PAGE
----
Marjoram is one of the most popular culinary herbs that is used to add flavor and fragrance in sauces, stews, salad seasoning, fish dishes, and more.
Its mouth-watering balsam-like pine and citrus flavor transform any food into a heavenly dish. That’s why many can’t do without it.
But imagine you are about to whip it up in the kitchen, then you suddenly realize you’ve just used the last marjoram.
Your next plan is to visit the grocery store for a refill. But as you arrived, little did you know other homeowners had the same goals as you. Not a single Marjoram is left behind; what will you do? Well, there are many substitutes for marjoram that you can use instead.
Tarragon, thyme, oregano, za’atar, basil, summer savory, herbes de provence, and lemon thyme are all great marjoram alternative that mimics almost the same taste and uses.
What Is Marjoram?
Marjoram is a cold-sensitive aromatic herb in the mint family that is very versatile in and out of the kitchen. It is a perennial herb widely distributed in the Mediterranean, North Africa, and Western Asia.
To some ancient civilizations, this herb is a symbol of happiness. And in Greek mythology, marjoram was grown by the goddess of love “Aphrodite.” There is a lot behind this plant. And we won’t go home today if we decide to discuss everything.
But one aspect of the marjoram we can’t afford to omit from this context is the distinctive taste and aroma. Marjoram has an earthy and woodsy flavor with traces of balsam-like pine and citrus.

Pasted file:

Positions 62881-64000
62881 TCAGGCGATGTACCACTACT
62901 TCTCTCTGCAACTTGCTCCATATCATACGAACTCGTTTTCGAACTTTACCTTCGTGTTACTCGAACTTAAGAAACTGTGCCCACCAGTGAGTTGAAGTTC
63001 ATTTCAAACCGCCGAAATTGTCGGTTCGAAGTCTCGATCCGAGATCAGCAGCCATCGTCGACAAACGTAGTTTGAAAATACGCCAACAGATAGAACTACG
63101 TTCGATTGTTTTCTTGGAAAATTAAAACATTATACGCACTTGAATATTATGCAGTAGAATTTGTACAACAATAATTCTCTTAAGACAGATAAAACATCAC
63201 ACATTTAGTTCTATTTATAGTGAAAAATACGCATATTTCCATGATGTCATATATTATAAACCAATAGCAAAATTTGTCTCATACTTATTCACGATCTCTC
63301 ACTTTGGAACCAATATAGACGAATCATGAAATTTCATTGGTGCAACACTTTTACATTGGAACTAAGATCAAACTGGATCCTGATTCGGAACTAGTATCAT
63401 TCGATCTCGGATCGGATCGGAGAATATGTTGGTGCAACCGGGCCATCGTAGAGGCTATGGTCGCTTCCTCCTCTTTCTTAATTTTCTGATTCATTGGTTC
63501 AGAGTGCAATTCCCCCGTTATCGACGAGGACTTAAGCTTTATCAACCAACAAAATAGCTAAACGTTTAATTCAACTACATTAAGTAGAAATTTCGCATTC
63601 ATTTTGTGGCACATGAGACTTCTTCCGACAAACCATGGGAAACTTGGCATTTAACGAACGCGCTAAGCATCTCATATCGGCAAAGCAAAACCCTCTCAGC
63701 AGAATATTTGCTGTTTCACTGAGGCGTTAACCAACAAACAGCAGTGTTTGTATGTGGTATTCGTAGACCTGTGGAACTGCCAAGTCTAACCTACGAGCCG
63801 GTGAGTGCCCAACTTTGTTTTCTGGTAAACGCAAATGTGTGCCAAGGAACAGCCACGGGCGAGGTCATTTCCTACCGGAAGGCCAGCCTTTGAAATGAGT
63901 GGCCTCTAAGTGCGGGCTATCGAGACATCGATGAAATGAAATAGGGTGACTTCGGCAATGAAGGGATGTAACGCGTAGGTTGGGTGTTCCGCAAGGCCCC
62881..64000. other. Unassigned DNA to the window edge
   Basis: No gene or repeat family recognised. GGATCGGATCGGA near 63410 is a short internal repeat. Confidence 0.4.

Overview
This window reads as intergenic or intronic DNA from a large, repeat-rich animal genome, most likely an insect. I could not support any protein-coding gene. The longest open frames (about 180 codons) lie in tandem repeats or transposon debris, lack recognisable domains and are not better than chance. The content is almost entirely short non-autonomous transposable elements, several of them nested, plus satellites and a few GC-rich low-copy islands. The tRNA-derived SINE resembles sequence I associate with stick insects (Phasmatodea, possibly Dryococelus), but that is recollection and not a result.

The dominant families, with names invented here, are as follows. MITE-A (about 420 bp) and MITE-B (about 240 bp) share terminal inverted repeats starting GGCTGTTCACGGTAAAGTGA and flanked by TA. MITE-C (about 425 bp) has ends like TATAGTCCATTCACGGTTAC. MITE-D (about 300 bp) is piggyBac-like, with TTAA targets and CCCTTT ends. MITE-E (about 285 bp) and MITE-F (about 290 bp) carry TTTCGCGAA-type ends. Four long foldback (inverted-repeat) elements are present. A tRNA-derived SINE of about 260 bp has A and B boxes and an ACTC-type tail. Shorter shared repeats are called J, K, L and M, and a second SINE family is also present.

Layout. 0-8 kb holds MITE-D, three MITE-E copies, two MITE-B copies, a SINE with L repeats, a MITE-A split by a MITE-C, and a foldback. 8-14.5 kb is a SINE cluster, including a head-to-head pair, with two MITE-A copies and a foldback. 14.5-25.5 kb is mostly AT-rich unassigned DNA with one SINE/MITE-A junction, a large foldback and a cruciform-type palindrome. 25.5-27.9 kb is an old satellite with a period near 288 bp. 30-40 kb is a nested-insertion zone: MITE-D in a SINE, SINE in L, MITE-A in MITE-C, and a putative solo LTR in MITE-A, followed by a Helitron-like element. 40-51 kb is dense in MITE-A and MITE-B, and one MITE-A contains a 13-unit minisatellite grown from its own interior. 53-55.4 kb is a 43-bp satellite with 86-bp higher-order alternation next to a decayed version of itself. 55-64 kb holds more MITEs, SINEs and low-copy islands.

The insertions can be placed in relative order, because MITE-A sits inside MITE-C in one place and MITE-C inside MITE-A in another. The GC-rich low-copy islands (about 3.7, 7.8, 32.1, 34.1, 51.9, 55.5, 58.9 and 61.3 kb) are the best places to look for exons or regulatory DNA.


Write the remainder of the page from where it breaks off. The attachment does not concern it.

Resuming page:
It tastes warm, spice, and slightly bitter — the taste is reminiscent of oregano and thyme. And that’s why you can use them in place of marjoram for soups, braises, stews, garnish salads, and meat dishes.
Also, it pairs well with other spices. You can use it fresh. However, it is particularly potent when dried. But whatever if you don’t have it on hand, Oregano, thyme, sage, and basil are some of several substitutes for marjoram that work just fine.
Best Substitutes For Marjoram
Oregano and marjoram are close relatives. They are two herbs of the mint family. These herbs taste and look pretty much the same, to be confused for. And it won’t be the first time hearing people use the names interchangeably.
But that’s the point!
You want an alternative that doesn’t feel like an alternative — like you’re using the EXACT seem product over again. That is what Oregano does. It is reminiscent of marjoram so much that most chefs have it as their first line of defense.
Texture, flavor, aroma, and size are alike; only Oregano has a more robust flavor than marjoram. But you might not even notice the difference. Also, Oregano comes in fresh or dried form. Either of them is acceptable for replacing marjoram.
Although, the dried version tends to have a more robust flavor. And since marjoram has a milder flavor, the type of Oregano you use will affect the quantity for replacement.
It is best to use 2/3 teaspoon for every one teaspoon of marjoram for fresh Oregano.
As for dried Oregano, use 1/3 teaspoon.
They are a multi-beneficial herb that can replace marjoram as well. So if your pantry is empty of marjoram and Oregano, just grab your thyme for a quick swap.
While it might not be as bold and aromatic as the marjoram, it still leaves traces of pleasant scent that remind you of Oregano. For this reason, it will work in soups, stews, gravy, and casseroles.
The dried thyme is most suited for complementing meats and vegetables in a roasting pan or cooked on the grill. You can use the same amount as you would with marjoram for seasoning – a 1:1 ratio to substitute.
For instance, if you’re using fresh thyme, use one fresh leaf to substitute one fresh marjoram leaf. And one teaspoon of dried thyme for every one teaspoon of dried thyme.
If you don’t have any of the above, you can try the basil. Basil is also a culinary herb of the mint family that adds a sweet and savory flavor to your meal with hints of mint, pepper, and anise.
It is less spicy than the Oregano, so if you want something of marjoram with a mild flavor profile, give basil a shot. You can top the whole leaves fresh on your pizza, finish paste, blend or puree into soups.